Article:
When gamigo bought Trion, I was certain that this announcement would come – that we would be told Atlas Reactor was going to shut down, because it always seemed as if the game had not gotten the love and attention it deserves (in my humble opinion, at least). The servers are currently scheduled to go down on June 28, so we got plenty of time to still enjoy it before it’s gone.
I admit, as much as I loved Atlas Reactor, I haven’t played it in months. I rarely ever played with other players anyway, but that’s my personal “beef”. I get stressed when playing with others because there’s usually somebody there to point out every mistake you make in front of everybody and with the time counting down to lock in your actions… well, not my definition of fun. But I absolutely loved playing on my own, with an NPC team against NPCs. Also, in these PvE games, you did not have to choose your next move within 20 seconds, but you had as much time as you needed. I took that mode to try out strategies and see what works, and I got to know the different classes you could choose from.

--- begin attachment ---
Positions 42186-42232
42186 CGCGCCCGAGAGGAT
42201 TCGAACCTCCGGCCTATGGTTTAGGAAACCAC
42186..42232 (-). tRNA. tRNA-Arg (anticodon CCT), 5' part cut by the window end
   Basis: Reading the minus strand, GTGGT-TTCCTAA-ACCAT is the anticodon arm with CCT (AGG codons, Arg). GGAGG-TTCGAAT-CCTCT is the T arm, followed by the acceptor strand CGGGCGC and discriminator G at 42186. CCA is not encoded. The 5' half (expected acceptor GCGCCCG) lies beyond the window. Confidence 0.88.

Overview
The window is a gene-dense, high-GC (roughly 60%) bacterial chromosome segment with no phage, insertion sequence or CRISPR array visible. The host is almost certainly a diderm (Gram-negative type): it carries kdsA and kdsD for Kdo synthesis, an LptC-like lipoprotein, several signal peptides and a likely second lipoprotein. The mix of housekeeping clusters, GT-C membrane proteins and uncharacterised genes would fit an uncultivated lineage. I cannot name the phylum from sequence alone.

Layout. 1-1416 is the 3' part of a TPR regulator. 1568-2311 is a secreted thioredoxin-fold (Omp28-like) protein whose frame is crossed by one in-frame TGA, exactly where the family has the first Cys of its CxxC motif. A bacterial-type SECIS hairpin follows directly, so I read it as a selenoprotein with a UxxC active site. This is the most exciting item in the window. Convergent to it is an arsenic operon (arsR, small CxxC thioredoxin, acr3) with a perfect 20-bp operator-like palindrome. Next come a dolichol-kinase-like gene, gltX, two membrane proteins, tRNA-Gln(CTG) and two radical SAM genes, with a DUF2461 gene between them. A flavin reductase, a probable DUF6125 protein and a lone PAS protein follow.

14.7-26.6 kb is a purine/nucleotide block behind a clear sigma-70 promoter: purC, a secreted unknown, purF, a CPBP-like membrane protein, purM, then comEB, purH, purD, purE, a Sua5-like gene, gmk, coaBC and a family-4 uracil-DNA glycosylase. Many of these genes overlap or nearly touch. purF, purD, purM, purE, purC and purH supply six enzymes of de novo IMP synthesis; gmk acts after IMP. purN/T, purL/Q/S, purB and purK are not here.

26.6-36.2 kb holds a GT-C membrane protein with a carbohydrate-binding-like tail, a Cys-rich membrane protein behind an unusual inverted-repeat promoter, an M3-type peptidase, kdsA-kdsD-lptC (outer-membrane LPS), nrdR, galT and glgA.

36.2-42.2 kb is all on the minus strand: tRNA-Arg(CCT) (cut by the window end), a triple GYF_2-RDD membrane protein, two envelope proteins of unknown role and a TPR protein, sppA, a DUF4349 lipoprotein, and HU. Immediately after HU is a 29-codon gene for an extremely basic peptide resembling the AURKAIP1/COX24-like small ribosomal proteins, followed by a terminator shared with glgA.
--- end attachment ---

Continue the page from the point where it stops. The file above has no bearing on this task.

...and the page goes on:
Even though I basically never played the game as the developers had intended it to be played (PvE was in, but ranked was obviously for PvP only), I never felt excluded or like I was playing a “trial” version.
I searched through the blog to see what I’d previously written about Atlas Reactor and the last meaningful posts were back in 2016 when the game was in alpha and then launched. I did notice a certain similarity between one of the game’s freelancers and Guild Wars 2’s charr and that was apparently the first thing I pointed out about the game. The first impression review came a day later. Then I also wrote about the alpha coming back in March 2016, and pondered about whether it was worth purchasing into the beta or not in April. And in August, I pointed out that Trion couldn’t make up their mind on how to monetize the game. In hindsight, I guess this could show us what went wrong with Atlas Reactor or maybe even Trion as a whole. They experimented and brought us a game that took a fresh angle with its turn-based 20 second turns in a PvP tactics game. It tries to be as open as possible to invite as many players as possible, but apparently still failed to attract enough (and make them spend enough money) to stay viable. It’s a shame, really.